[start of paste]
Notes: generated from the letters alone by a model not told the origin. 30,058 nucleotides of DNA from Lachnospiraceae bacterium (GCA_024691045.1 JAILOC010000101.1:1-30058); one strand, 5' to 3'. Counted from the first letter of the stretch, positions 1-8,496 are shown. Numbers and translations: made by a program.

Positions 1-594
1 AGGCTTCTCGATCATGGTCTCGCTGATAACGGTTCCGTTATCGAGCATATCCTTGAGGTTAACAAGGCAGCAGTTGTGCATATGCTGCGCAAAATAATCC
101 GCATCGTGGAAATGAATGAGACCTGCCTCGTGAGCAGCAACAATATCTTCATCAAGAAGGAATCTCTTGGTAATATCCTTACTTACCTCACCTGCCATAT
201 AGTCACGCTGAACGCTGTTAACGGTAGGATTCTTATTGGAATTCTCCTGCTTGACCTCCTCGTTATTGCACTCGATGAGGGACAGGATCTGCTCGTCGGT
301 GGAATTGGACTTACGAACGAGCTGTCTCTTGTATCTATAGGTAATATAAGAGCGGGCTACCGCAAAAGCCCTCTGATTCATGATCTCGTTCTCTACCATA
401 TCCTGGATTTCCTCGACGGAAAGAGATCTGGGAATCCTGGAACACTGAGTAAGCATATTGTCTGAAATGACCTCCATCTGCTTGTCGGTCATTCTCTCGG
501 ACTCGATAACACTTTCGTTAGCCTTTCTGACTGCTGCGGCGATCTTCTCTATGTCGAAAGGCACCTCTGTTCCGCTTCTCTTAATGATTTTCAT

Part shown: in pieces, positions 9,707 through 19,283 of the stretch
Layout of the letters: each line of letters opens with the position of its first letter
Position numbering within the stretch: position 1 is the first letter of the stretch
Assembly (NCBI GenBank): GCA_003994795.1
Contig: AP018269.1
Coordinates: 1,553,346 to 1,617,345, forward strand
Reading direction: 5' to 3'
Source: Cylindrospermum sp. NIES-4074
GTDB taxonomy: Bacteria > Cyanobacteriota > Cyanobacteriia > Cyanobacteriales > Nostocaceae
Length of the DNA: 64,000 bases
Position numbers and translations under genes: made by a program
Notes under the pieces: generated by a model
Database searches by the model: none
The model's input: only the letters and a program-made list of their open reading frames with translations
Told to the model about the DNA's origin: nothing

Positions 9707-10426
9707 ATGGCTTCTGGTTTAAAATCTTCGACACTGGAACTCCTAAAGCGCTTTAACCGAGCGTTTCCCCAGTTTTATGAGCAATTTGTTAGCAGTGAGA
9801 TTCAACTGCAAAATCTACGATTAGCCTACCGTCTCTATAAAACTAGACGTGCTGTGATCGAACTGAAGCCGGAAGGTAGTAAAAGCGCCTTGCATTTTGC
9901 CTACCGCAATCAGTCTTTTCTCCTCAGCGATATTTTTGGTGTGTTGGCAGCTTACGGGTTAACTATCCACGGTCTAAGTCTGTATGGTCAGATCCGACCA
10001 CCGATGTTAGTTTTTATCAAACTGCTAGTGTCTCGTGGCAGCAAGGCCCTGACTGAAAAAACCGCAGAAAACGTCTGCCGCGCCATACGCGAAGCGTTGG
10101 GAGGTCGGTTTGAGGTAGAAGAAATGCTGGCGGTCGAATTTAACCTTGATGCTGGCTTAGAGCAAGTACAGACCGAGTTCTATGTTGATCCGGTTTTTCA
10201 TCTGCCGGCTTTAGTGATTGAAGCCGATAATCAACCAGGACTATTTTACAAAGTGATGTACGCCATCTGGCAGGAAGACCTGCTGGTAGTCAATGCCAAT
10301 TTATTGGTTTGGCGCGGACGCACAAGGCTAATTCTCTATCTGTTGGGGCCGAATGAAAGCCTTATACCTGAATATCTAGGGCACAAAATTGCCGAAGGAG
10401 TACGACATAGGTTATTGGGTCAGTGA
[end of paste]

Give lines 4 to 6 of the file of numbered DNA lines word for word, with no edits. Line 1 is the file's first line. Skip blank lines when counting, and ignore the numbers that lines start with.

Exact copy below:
101 GCATCGTGGAAATGAATGAGACCTGCCTCGTGAGCAGCAACAATATCTTCATCAAGAAGGAATCTCTTGGTAATATCCTTACTTACCTCACCTGCCATAT
201 AGTCACGCTGAACGCTGTTAACGGTAGGATTCTTATTGGAATTCTCCTGCTTGACCTCCTCGTTATTGCACTCGATGAGGGACAGGATCTGCTCGTCGGT
301 GGAATTGGACTTACGAACGAGCTGTCTCTTGTATCTATAGGTAATATAAGAGCGGGCTACCGCAAAAGCCCTCTGATTCATGATCTCGTTCTCTACCATA